Story Source:

The above story is based on materials provided by Imperial College London. Note: Materials may be edited for content and length.


Journal Reference:

  1. Adriano Boasso, Caroline M. Royle, Spyridon Doumazos, Veronica N. Aquino, Mara Biasin, Luca Piacentini, Barbara Tavano, Dietmar Fuchs, Francesco Mazzotta, Sergio Lo Caputo, Gene M Shearer, Mario Clerici, David R. Graham. Over-activation of plasmacytoid dendritic cell inhibits anti-viral T-cell responses: a model for HIV immunopathogenesis. Blood, 2011 DOI: 10.1182/blood-2011-03-344218

Cite This Page:

Imperial College London. "Scientists disarm HIV in step towards vaccine." ScienceDaily. ScienceDaily, 20 September 2011. <www.sciencedaily.com/releases/2011/09/110919171336.htm>.
Imperial College London. (2011, September 20). Scientists disarm HIV in step towards vaccine. ScienceDaily. Retrieved July 31, 2014 from www.sciencedaily.com/releases/2011/09/110919171336.htm
Imperial College London. "Scientists disarm HIV in step towards vaccine." ScienceDaily. www.sciencedaily.com/releases/2011/09/110919171336.htm (accessed July 31, 2014).

Share This




More Health & Medicine News

Thursday, July 31, 2014

Featured Research

from universities, journals, and other organizations


Featured Videos

from AP, Reuters, AFP, and other news services

Health Insurers' Profits Slide

Health Insurers' Profits Slide

Reuters - Business Video Online (July 30, 2014) Obamacare-related costs were said to be behind the profit plunge at Wellpoint and Humana, but Wellpoint sees the new exchanges boosting its earnings for the full year. Fred Katayama reports. Video provided by Reuters
Powered by NewsLook.com
Concern Grows Over Worsening Ebola Crisis

Concern Grows Over Worsening Ebola Crisis

AFP (July 30, 2014) Pan-African airline ASKY has suspended all flights to and from the capitals of Liberia and Sierra Leone amid the worsening Ebola health crisis, which has so far caused 672 deaths in Guinea, Liberia and Sierra Leone. Duration: 00:43 Video provided by AFP
Powered by NewsLook.com
At Least 20 Chikungunya Cases in New Jersey

At Least 20 Chikungunya Cases in New Jersey

AP (July 30, 2014) At least 20 New Jersey residents have tested positive for chikungunya, a mosquito-borne virus that has spread through the Caribbean. (July 30) Video provided by AP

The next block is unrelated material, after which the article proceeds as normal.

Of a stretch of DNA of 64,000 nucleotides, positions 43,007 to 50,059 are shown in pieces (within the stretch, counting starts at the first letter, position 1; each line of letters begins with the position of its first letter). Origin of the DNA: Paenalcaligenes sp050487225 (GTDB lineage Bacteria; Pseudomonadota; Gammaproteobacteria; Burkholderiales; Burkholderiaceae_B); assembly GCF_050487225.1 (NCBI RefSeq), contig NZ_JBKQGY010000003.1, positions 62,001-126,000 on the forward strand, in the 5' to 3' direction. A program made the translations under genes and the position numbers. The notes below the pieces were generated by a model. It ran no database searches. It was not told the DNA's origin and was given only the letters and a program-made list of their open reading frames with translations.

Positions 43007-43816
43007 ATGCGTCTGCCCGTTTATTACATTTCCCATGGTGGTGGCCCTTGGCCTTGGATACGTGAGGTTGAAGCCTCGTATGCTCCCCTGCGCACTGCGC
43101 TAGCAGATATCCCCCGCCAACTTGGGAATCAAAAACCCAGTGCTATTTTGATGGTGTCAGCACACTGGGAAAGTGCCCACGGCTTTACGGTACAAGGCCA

Powered by NewsLook.com
Xtreme Eating: Your Daily Caloric Intake All On One Plate

Xtreme Eating: Your Daily Caloric Intake All On One Plate

Newsy (July 30, 2014) The Center for Science in the Public Interest released its 2014 list of single meals with whopping calorie counts. Video provided by Newsy
Powered by NewsLook.com

Search ScienceDaily

Number of stories in archives: 140,361

Find with keyword(s):
Enter a keyword or phrase to search ScienceDaily for related topics and research stories.

Save/Print:
Share:

Breaking News:
from the past week

In Other News

... from NewsDaily.com

Science News

Health News

    Environment News

    Technology News



      Save/Print:
      Share:

      Free Subscriptions


      Get the latest science news with ScienceDaily's free email newsletters, updated daily and weekly. Or view hourly updated newsfeeds in your RSS reader:

      Get Social & Mobile


      Keep up to date with the latest news from ScienceDaily via social networks and mobile apps:

      Have Feedback?


      Tell us what you think of ScienceDaily -- we welcome both positive and negative comments. Have any problems using the site? Questions?
      Mobile: iPhone Android Web
      Follow: Facebook Twitter Google+
      Subscribe: RSS Feeds Email Newsletters
      Latest Headlines Health & Medicine Mind & Brain Space & Time Matter & Energy Computers & Math Plants & Animals Earth & Climate Fossils & Ruins